A 21-Year-Old’s Diary Entries For Early June, 1972

by Richard Grayson

Thursday, June 1, 1972

It’s a bit after midnight. I just got in a little while ago from a date with Avis. We had a nice time, I guess, but I’ve decided that I cannot really afford to get any more emotionally involved with her.

I really think that I could fall in love with her, but she has never given me any encouragement in that direction. We went to the movies, to see Fritz the Cat, that X-rated cartoon – which was a trip, although it dragged a lot toward the end.

Beforehand, we got stoned, and so we giggled and laughed over stupid things in the movie. There was a hysterical second feature, a film of a gay bar act with hilarious skits and female impersonators.

Afterwards, we got a bite to eat and went for a drive along the beach. But Avis said things like “Scott must be sleeping now in England”; she’s already written him twice. And when I went to kiss her good night, she turned her head slightly so I’d get her cheek.

It’s just that I have to avoid falling into the trap of thinking she’s a girlfriend; following the movie, when we ran into Gary and Robert, I felt proud to be seen with Avis. In any case, she’s going up to Boston this weekend for her sister’s graduation from Emerson.

It was an incredibly humid day, and my sinuses ached a lot. On campus late this morning, I went down to the Kingsman office, and along with Maddy, Karen, Hank and Elijah, I looked at this year’s Broeklundian yearbook.

Upstairs, I met Allan and went with him to Barron’s to buy a book; he’s looking for a job as a clerk or typist. I went into see Sam Sherman, who said nothing has come in from the Honest Ballot Association. “Tomorrow, definitely!” Sam said.

Around 5 PM, I took a drive to Mikey’s house at the beach. Mikey said that the Jewish Defense League has hired a lawyer to contest the student government election in court, if necessary. Considering that JDL was probably in charge of stealing the ballots, that sounds pretty strange.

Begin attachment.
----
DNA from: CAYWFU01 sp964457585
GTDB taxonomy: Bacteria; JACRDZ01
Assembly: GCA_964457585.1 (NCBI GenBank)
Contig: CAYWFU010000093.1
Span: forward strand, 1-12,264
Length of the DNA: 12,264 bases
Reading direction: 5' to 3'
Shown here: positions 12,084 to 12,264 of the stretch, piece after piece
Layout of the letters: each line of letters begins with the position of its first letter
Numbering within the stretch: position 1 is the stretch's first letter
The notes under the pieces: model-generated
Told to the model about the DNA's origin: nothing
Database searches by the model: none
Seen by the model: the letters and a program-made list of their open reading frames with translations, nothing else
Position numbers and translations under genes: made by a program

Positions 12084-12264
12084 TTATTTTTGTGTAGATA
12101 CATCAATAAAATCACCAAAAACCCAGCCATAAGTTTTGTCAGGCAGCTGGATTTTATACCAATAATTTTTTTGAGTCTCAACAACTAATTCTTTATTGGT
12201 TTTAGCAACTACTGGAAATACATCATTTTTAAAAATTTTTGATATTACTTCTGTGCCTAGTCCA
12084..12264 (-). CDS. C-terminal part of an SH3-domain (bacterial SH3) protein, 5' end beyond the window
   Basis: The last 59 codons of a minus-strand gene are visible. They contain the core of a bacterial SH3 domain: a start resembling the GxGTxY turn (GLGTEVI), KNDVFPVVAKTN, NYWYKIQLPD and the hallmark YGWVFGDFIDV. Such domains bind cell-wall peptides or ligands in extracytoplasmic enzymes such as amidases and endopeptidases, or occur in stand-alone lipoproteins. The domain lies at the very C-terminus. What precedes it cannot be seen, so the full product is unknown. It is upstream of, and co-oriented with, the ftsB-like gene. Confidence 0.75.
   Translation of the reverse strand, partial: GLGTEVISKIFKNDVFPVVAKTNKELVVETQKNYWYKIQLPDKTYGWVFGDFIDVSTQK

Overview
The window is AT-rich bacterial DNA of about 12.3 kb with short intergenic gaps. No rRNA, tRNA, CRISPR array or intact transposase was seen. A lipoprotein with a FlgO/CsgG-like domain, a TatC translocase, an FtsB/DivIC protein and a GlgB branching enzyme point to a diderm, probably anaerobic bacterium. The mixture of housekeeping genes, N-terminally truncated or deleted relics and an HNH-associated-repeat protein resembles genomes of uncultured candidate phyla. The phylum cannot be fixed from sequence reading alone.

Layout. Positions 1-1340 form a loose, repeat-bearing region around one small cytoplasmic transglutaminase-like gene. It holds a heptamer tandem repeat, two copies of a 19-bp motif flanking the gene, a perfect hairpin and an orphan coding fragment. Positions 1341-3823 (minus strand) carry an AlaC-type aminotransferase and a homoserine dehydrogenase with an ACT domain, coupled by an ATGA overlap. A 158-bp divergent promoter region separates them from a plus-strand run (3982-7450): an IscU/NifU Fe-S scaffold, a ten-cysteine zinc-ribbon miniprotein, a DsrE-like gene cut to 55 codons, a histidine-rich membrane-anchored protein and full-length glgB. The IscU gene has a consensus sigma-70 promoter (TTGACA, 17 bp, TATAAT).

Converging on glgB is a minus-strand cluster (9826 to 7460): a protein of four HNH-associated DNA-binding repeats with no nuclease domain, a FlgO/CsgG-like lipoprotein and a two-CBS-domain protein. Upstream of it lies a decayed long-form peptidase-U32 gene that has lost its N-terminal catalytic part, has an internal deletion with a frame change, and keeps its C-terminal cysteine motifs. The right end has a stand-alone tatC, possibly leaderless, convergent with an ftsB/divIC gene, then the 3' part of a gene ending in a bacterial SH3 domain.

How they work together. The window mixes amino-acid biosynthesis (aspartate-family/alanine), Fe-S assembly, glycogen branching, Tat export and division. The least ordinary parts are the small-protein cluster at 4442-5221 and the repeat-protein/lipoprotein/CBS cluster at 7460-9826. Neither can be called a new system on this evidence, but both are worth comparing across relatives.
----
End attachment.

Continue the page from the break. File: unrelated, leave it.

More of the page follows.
I called Alice to wish her goodbye, but she postponed her departure for Tel Aviv until Monday night to spend one more weekend with Andreas.

Sunday, June 4, 1972

A fine birthday, probably the nicest one I’ve had. A swift, heavy thunderstorm has just ended and the air is full of ozone and the sky is turning a reddish violet.

I woke up this morning when I felt another presence in the room. It was Dad, who left two envelopes on my desk. I opened them after he left. The first was a birthday card from him and Mom.

The second was a letter, in which had four $10 bills enclosed. The letter, however, was precious. Dad wrote, “What I am really enclosing is something I hope you feel – which I sometimes have trouble giving – and that’s my deep love and affection for you.”

How beautiful. I kissed Dad for that. And Marc and Jonny got together and gave me $21 and a cute card.

Allan called. He’d been over last night with his friends Josh and Artie while I was out. Allan’s phone call was to make arrangements for today’s softball game.

I picked up Bobby at his house. But I had to wait for him down an awful-looking breakfast drink he made in the blender, the kind of thing bodybuilders think they need to build bigger muscles, though Bobby already has the biggest muscles of anyone I know.

Bobby and I went over to Mikey’s. Upstairs, Mikey gave me my present: a Chinese cricket cage. Allan arrived from Brooklyn with Mike, Josh and Artie – who gave me and Allan (whose birthday is also today, though he’s only 20) a grab bag of kazoos, whistles, waterguns, etc.